- List the aminoglycosides and their mechanism of action
- TANGS: tobramycin, amikacin, neomycin, gentamicin, streptomycin; M: bactericidal, inhibit formation of initiation complex and cause misreading of mRNA, require O2 for uptake so ineffective against aerobes.
- Aminoglycosides: clinical use and toxicity
- C: severe gram - rod infections, synergistic with beta lactam antibiotics, neomycin for bowel surgery; T: Nephrotoxicity (esp. when combined with cephalosporins), Ototoxicity (esp. when combined with loop diuretics) "amiNOglycosides"
- List the tetracyclines and their mechanism of action
- TDDM: tetracyline, doxycycline, demeclocycline, minocycline; bacteriostatic, bind to 30S and prevent attachment of aminoacyl tRNA, limited CNS penetration; doxycycline is fecally eliminated and can be used in patients with renal failure; must NOT be taken with milk, antacids, or iron-containing prepartions because divalent ions inhibit gut absorption
- Tetracylines: clinical use and toxicity
- C: VACUUM you BedRoom: Vibrio cholerae, Acne, Chlamydia, Ureaplasma Urealyticum, Mycoplasma pneumoniae, Borrelia burgdorferi (Lyme disease), Rickettsia, tularemia; T: GI distress, discoloration of teeth and inhibition of bone growth in children, Fanconi's syndrome, photosensitivity.
- List the macrolides and their mechanism of action
- ACE: azithromycin, clarithromycin, erythromycin; M: inhibit protein synthesis by blocking translation, bind to the 23S rRNA of the 50S ribosomal subunit, bacteriostatic
- Macrolides: clinical use and toxicity
- C: URIs, pneumonias, STDs (gram + cocci; streptococcal infections in patients allergic to penicillin), Mycoplasma, Legionella, Chlamidia, Neisseria; T: GI discomfort (most common cause of noncompliance), acute cholestatic hepatitis, eosinophilia, skin rashes
- M: inhibits 50S peptidyltransferase, bacteriostatic; C: meningits (H. influenza, N. meningitidis, S. pneumoniae); T: use conservatively due to the toxicities - anemia (dose dependent), aplastic anemia (dose dependent), gray baby syndrome (in premature infants because they lack liver UDP-glucoronyl transferase)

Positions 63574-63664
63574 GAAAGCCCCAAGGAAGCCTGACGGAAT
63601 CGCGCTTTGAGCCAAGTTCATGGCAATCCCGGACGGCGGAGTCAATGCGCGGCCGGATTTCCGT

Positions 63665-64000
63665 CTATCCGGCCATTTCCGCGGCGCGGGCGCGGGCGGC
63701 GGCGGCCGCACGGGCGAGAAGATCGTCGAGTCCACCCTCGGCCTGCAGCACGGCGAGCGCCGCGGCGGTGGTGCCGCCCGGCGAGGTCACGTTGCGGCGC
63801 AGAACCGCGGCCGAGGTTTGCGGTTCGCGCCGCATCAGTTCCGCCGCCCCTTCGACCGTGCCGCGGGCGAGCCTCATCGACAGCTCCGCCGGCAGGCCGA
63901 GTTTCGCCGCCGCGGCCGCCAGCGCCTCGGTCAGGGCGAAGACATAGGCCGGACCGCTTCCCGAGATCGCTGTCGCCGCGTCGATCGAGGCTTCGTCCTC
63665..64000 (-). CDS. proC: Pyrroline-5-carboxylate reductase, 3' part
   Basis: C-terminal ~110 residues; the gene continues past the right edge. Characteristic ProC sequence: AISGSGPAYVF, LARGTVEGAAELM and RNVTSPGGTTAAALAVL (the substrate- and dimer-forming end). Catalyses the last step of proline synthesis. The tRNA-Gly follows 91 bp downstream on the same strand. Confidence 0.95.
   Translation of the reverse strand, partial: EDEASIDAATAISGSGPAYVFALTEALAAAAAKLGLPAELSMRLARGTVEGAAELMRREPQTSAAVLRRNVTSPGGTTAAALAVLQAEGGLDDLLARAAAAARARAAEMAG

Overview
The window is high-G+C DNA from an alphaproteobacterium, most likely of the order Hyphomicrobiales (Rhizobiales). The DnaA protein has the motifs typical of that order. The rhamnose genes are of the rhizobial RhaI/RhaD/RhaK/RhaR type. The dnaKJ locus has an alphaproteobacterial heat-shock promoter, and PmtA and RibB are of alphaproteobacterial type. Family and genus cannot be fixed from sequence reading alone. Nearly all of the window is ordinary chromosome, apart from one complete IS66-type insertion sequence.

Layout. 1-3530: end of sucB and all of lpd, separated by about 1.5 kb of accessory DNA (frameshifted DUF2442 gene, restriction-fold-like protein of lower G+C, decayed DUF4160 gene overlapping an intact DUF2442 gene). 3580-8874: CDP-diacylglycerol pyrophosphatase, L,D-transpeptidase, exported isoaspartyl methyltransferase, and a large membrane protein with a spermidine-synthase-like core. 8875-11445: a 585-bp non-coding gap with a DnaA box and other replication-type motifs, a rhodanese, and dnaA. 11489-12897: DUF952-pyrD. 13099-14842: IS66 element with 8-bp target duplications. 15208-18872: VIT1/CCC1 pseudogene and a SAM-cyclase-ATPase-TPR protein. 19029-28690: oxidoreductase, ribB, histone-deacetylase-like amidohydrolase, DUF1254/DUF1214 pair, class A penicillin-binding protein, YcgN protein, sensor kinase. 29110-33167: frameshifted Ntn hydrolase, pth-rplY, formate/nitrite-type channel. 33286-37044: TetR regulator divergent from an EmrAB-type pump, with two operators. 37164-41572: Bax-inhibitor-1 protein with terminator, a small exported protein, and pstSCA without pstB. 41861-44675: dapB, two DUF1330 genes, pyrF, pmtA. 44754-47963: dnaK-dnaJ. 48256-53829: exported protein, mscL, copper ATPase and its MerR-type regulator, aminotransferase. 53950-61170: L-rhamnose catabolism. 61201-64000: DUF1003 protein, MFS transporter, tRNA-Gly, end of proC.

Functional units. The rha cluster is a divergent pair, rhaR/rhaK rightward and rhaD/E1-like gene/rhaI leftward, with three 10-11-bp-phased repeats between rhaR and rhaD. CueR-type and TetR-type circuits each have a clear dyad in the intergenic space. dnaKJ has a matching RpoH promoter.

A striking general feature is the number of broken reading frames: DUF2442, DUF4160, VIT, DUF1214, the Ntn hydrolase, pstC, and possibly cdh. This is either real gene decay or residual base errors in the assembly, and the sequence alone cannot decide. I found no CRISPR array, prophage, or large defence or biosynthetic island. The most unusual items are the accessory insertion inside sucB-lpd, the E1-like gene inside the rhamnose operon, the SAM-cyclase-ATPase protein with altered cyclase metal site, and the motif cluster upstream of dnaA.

- M: blocks peptide bond formation at 50S ribosomal subunit, bacteriostatic; C: treat anaerobic infections (eg.: Bacteroides fragilis, Clostridium perfringens); T: pseudomembranous colitis (C. difficile overgrowth), fever, diarrhea
- eg.: sulfamethoxazole (SMX), sulfisoxazole, triple sulfas, sulfadiazine
M: PABA antimetabolites inhibit dihydropteroate synthase; bacteriostatic
C: gram +, gram -, nocardia, chlamydia; triple sulfas or SMX for simple UTI
T: hypersensitivity rxn, hemolysis if G6PD deficient nephrotoxicity (tubulointerstitial nephritis), kernicterus in infants, displace other drugs from albumin (eg. warfarin)
- why is THF (tetrahydrofolic acid) important?
- cofactor in the production of purines and the amino acids thymine, methionine and glycine
- trimethoprim = TMP = "Treat Marrow Poorly"
C: combined with sulfas to cause sequential block of folate synthesis; combo used for recurrent UTIs, Shigella, Salmonella, Pneumocystis carinii pneumonia
T: megaloblasticanemia, leukopenia, granulocytopenia (can alleviate with supplemental folinic acid)
- "FluoroquinoLONES hurt attachments to your BONES"
eg.: ciprofloxacin, norfloxacin, ofloxacin, sparfloxacin, moxifloxacin, gatifloxacin, enoxacin (fluoroquinolones), nalidixic acid (a quinolone)
M: inhibit DNA gyrase (topoisomerase II), bactericidal
C: gram - rods of urinary and GI tracts (incl. Pseudomonas), Neisseria, some gram + organisms
T: GI upset, superinfection, skin rashes, headache, dizziness; contraindicated in pregnant women and kids due to possible cartilage damage; tendonitis and tendon rupture in adults
- GET on the METRO! Anaerobes below the diaphragm
M: forms toxic metabolites in the bacterial cell; bactericidal
C: antiprotozoal, Giardia, Entamoeba, Trichomonas, Gardnerella vaginalis, anaerobes (Bacteroides, Clostridium); used with bismuth and amoxicillin (or tetracyline) for "triple therapy" against H. pylori
T: disulfram-like reaction with alcohol, headache
- eg.: polymyxin B, polymyxin E
M: bind to cell membranes of bacteria and distrupt osmotic properties; polymyxins are cationic, basic proteins that act like detergents
C: resistant gram - infections
T: neurotoxicity, acute renal tubular necrosis
- anti-TB drugs
- RESPIre. All are hepatotoxic.
cycloserine (2nd line therapy)
- isoniazid (INH)
- INH Injures Neurons and Hepatocytes. Different INH half lives in fast vs. slow acetylators.
M: - synthesis of mycolic acids
C: Mycobacterium tuberculosis. The only agent used as solo prophylaxis against TB.
T: Hemolysis if G6PD deficient, neurotoxicity, hepatotoxicity, SLE-like syndrome. Pyridoxine (vitamin B6) can prevent neurotoxicity.
- Rifampin's 4 R's:
RNA polymerase inhibitor
Revs up microsomal P-450
Red/orange body fluids
Rapid resistance if used alone
- block nucleotide synthesis
- sulfonamides, trimethoprim